During the making of the made-for-TV movie, Jaclyn Smith, the actor once voted the most beautiful woman in the world, received an autographed copy of Edith Iglauer's West Coast memoir from the author. "It was interesting to see myself portrayed by someone younger and more beautiful than I am," Iglauer laughed. "I hope the movie is reasonably honest about fishing... About the only criticism I could make is that the actors weren't dirty enough. They didn't have blood all over themselves!"

Retaining her surname Iglauer for publication purposes, Edith Iglauer Daly released a collection of shorter works gleaned from her career in journalism, The Strangers Next Door (1991), having profiled Pierre Trudeau in 1969 and internationally known architect Arthur Erickson in 1979. An original manuscript of her travels in northern Canada, Denison's Ice Road (1991) is about the building of a 325-mile winter road above the Arctic Circle.

After marrying Frank White, father of Harbour Publishing publisher Howard White, Edith Iglauer Daly White received her doctor of laws degree, honoris causa, from the University of Victoria November 15, 2006 to celebrate her sixty years of writing as a journalist and author. "I started writing when I was a small girl, and I still write because I can't stop writing," she said. "... I can't emphasize enough the importance of good teaching at an early age."

Lynne Van Luven, as acting chair of the UVic's writing department, emphasized Edith's amazing work as a journalist over the past decades in her citation: "Edith has always been attracted to ground-breaking stories, whether they involved laying the foundations of the World Trade Centre... the building of an ice road in the Arctic, the making of a prime minister or the thinking of a West Coast fisherman. She maintains that journalists are the watchdogs of democracy; she believes in the power of the "still small voice of truth."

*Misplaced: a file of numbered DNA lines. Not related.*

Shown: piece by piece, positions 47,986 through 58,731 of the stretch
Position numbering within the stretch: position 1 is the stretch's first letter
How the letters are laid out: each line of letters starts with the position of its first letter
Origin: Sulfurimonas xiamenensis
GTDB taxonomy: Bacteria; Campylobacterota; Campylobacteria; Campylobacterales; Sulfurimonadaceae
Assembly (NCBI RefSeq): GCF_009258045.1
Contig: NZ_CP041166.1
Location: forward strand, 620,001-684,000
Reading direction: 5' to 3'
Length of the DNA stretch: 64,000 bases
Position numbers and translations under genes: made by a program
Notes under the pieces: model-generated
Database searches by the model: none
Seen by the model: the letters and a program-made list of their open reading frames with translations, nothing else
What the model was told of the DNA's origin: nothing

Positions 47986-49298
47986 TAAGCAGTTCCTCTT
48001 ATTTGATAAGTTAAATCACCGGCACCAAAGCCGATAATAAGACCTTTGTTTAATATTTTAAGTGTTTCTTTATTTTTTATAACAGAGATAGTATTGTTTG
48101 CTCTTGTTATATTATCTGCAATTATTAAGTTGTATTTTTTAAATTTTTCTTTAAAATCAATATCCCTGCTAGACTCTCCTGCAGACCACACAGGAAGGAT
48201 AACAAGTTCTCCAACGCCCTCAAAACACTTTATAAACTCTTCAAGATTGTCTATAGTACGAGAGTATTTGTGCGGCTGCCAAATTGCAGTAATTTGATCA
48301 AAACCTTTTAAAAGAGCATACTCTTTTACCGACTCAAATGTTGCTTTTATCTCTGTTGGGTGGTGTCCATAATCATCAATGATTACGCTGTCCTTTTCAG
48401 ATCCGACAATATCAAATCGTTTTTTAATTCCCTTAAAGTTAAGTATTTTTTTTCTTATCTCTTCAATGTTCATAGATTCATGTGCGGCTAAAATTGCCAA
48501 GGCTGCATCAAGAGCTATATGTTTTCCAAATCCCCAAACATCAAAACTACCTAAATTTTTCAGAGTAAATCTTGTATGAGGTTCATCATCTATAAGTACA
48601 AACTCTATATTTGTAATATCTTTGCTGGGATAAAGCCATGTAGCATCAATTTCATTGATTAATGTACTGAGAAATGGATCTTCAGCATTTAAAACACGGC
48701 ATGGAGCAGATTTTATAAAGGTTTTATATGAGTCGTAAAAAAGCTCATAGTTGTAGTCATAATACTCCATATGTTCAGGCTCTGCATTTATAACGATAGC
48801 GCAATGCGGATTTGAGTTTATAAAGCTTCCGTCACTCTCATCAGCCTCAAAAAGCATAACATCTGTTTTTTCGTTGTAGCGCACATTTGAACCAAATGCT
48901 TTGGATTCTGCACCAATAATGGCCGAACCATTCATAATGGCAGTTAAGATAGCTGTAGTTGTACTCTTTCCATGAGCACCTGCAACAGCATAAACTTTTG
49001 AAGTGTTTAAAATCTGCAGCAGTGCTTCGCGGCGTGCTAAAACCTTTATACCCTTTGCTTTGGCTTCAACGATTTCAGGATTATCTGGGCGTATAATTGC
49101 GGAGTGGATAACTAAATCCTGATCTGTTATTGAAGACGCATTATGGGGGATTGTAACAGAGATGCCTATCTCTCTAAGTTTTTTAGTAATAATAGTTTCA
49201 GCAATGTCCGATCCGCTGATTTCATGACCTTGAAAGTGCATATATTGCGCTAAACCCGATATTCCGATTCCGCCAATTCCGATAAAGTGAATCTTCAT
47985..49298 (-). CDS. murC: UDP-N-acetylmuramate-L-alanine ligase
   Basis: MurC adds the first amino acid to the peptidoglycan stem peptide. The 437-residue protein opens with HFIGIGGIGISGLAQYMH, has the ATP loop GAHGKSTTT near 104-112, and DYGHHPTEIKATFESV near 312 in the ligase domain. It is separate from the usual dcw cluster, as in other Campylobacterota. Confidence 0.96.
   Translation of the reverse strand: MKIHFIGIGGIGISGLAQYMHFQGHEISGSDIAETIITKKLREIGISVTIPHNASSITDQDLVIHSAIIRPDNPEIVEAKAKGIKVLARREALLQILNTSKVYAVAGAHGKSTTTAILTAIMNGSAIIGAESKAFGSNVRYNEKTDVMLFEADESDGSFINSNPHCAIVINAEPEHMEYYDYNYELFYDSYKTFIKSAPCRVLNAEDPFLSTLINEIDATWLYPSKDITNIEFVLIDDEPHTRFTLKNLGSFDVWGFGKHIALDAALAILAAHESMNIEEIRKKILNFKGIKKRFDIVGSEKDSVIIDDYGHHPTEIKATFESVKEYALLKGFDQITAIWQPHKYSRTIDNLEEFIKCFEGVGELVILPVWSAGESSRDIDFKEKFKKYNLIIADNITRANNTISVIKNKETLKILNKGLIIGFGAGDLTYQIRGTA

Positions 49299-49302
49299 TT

Iglauer and Frank White continued to live together in John Daly's former house at Garden Bay until 2015, during which time Frank White published two volumes of autobiography when he was aged 99 and 100--the second volume of which describes their union and their travels. On a par with John Daly for homespun wisdom and sharp wit, Frank White often joked about what it was like living in a shrine to his wife's second husband, noting his own marriage to her had lasted much longer. Franklin Wetmore White was born May 9, 1914 in Sumas, Washington and he died on October 18, 2015.

Frank White started writing the story of his life in 1972 when he was nearly sixty. It took him over four decades to finish his book and get it published as Milk Spills and One-Log Loads: Memories of a Pioneer Truck Driver (Harbour, 2014). Along the way, his boisterous yarn in Raincoast Chronicles about wrangling tiny trucks overloaded with huge logs down steep mountains with no brakes won the Canadian Media Club award for Best Magazine Feature. It was reprinted so many times everyone urged him to write more. When, as a 100-year-old former truck driver, logger, gas station operator, "excavationist" (bulldozer operator extraordinaire) and waterworks technician, Frank White released his second volume of his memoirs, That Went By Fast (Harbour, 2015), he was accompanied to a book launch by his 97-years-young wife, Edith.

[BCBW 2019] "Fishing" "Classic" "Arctic" "Movie"

Review of the author's work by BC Studies:
Fishing With John